Two of the biggest issues I have with Bryn Mawr are the size (it's a small school) and its location on the main line (you have to drive everywhere and there's not much to do). That being said, the small class sizes are one of the best, and Philly is only a 20 minute train ride away. Another awesome part of campus life are the traditions. We have lantern night, parade night, Hell Week, May Day, and Katharine Hepburn's legacy of skinny dipping in the fountains, not to mention smaller traditions like Senior Row, the Senior Steps and splitting the poles.
Bryn Mawr is a small school, there's no doubt about that. But that's the beauty of it! I chose to come here because of its small and inviting atmosphere. I can get to know my fellow Mawrters better than if I went to a large university where I am simply one amongst thousands. Plus, it's not like we're restricted to our campus. We're close to Philadelphia and there are many colleges nearby. There is plenty of school pride. To come here is a special and unique decision and I feel that just by being a Mawrter ties us together.
Bryn Mawr is a community first and foremost. After your freshman year few can help but feel at home here. The cool thing about Bryn Mawr is you can make it as small or as big as you want. We have a close relationship with Haverford College, sharing classes and some club sports. So if you come to Bryn Mawr you can choose to involve yourself in just Bryn Mawr or you can branch out to Haverford, Swarthmore, and UPenn. (all three of which you can take classes at, Haverford being the easiest to get to)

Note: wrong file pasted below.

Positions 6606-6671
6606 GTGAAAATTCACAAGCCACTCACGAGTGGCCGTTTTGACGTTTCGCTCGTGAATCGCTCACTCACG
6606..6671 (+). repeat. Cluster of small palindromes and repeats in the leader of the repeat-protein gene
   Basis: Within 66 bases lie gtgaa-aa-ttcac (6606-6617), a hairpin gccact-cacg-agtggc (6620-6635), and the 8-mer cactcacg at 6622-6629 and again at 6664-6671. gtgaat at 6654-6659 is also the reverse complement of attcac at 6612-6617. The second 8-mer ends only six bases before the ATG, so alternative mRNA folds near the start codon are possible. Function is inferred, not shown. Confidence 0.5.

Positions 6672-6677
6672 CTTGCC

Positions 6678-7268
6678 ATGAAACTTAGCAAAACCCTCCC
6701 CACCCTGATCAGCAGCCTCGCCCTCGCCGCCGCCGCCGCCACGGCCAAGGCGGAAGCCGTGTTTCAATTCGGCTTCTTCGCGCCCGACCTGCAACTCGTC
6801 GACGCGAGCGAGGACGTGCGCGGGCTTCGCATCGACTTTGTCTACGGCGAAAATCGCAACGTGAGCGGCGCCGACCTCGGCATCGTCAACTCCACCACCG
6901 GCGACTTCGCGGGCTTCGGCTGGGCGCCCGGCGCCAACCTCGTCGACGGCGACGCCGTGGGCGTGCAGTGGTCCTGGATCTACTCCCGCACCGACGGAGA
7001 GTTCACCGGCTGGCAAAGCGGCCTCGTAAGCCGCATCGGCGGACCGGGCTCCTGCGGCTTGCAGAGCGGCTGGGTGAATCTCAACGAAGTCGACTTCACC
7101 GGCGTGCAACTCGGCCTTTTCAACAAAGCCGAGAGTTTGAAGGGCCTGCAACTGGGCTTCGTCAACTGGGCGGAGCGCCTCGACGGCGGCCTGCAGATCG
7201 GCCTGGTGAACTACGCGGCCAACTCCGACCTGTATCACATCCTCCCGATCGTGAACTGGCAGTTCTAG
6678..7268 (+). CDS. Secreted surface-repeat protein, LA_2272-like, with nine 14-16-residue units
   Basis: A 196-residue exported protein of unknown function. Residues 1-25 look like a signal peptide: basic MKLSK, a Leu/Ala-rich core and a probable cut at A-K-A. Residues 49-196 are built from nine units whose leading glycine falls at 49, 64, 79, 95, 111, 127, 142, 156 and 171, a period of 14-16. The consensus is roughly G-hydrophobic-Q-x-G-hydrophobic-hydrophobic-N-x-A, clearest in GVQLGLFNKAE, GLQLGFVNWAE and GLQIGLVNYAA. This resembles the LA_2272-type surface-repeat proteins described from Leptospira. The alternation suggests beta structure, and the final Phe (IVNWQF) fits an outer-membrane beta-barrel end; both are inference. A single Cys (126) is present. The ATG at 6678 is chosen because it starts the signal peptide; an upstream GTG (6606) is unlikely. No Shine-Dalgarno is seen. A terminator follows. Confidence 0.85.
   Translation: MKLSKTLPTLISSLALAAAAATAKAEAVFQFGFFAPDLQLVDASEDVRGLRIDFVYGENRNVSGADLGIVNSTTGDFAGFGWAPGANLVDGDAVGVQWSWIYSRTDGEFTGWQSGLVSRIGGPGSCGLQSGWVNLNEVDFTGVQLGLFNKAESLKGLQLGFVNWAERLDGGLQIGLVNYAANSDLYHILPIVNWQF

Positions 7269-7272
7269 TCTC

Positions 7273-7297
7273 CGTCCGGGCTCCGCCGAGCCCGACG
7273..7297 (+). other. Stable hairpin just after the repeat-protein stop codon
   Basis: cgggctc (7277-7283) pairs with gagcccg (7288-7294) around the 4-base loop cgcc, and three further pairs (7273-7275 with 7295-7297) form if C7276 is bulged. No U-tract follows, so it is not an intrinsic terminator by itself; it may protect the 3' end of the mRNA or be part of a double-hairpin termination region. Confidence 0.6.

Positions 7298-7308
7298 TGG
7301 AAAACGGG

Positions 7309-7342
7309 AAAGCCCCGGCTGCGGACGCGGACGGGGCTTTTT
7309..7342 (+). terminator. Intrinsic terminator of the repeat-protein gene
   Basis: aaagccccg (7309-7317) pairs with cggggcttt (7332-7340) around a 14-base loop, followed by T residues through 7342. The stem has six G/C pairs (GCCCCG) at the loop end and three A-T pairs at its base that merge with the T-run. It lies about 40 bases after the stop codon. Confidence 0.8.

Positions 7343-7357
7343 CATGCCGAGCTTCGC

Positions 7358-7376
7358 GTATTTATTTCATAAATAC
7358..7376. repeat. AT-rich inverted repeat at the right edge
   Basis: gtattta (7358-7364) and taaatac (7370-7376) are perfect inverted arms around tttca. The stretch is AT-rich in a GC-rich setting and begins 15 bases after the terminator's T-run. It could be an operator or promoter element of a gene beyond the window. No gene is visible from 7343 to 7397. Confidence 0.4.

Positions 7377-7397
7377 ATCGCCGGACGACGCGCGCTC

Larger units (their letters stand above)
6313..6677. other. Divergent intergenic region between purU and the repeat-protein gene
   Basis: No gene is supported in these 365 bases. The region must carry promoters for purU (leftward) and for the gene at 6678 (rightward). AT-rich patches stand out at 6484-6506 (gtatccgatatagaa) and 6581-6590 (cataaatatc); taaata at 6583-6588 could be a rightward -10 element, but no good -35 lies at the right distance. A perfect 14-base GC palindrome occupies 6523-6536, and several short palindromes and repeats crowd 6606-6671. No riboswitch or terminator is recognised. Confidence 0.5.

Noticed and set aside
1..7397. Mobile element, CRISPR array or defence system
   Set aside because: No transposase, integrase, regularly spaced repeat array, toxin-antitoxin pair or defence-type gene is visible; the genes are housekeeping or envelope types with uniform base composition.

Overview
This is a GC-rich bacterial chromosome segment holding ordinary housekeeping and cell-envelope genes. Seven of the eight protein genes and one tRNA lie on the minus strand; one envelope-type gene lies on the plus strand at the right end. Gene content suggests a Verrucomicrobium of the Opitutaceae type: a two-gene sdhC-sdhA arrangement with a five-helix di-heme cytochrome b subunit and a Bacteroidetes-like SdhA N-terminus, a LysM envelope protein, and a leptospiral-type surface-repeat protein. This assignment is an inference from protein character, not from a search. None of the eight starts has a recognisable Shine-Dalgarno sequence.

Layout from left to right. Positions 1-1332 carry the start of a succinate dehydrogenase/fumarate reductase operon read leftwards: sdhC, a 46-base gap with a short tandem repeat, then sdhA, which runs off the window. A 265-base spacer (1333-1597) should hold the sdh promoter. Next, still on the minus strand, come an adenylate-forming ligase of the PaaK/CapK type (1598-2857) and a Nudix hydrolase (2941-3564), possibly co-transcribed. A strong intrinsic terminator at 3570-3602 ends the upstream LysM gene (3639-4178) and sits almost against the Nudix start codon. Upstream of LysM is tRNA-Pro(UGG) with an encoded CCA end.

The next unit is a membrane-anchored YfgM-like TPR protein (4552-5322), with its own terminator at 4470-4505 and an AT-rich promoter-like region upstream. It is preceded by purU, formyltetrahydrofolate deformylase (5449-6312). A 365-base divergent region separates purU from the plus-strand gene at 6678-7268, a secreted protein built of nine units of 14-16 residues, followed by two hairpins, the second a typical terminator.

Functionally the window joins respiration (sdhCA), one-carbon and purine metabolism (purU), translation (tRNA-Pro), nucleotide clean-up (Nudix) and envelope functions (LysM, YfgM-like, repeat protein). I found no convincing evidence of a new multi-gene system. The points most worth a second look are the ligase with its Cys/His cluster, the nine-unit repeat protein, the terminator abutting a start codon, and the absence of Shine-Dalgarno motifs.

Overall, I think Bryn Mawr is a great place for women t o go to school. It can feel a bit small at times (like when everyone you pass knows your name), but in the same token that smallness can be comforting. When people are told what college I go to, you can see a clear generational gap in the responses: the younger crowd either has no idea where and what Bryn Mawr is or thinks it is a "lesbian school", where as the older crowd is impressed by the clout the name holds.
Bryn Mawr is small. Within a few weeks, it can feel like home, but it can also become incredibly awkward between people quickly, as you're likely to see any given person at least once a day somewhere on campus. There are definitely advantages and disadvantages to going to a small school, but I think the cons are more prevalent on other campuses. Bryn Mawr students become close VERY quickly.
Bryn Mawr is wonderful. I never thought I would of ended up at an all women's college but I could not adore Bryn Mawr more. The school gives so many wonderful choices for all the students. Every woman could find her own niche here. The bi-co with Haverford is very strong and I take advantage of both schools everyday. The mainline is a lil pricey but a very beautiful place to go to school.
the traditions are definately the best thing about bryn mawr. i love the consortium... take tons of classes at haverford (and swarthmore and upenn)- they all get you off campus, and could be your leads to meeting new interesting people and your lead to parties and dating, if you so choose.
I find Bryn Mawr to be too small, and lacking in economic and cultural diversity, though full of sexual diversity. It's also in a very safe but boring suburb. The academic are great except for the science program which is small.
The traditions are fantastic. If I had gone to a larger university, I would have rushed for a sorority, however at Bryn Mawr, you're automatically part of this giant campus-wide sisterhood.
small, welcoming place with liberating studies, but some academic and social issues that can be difficult to overcome, kind of like a "you're with us, or against us" attitude.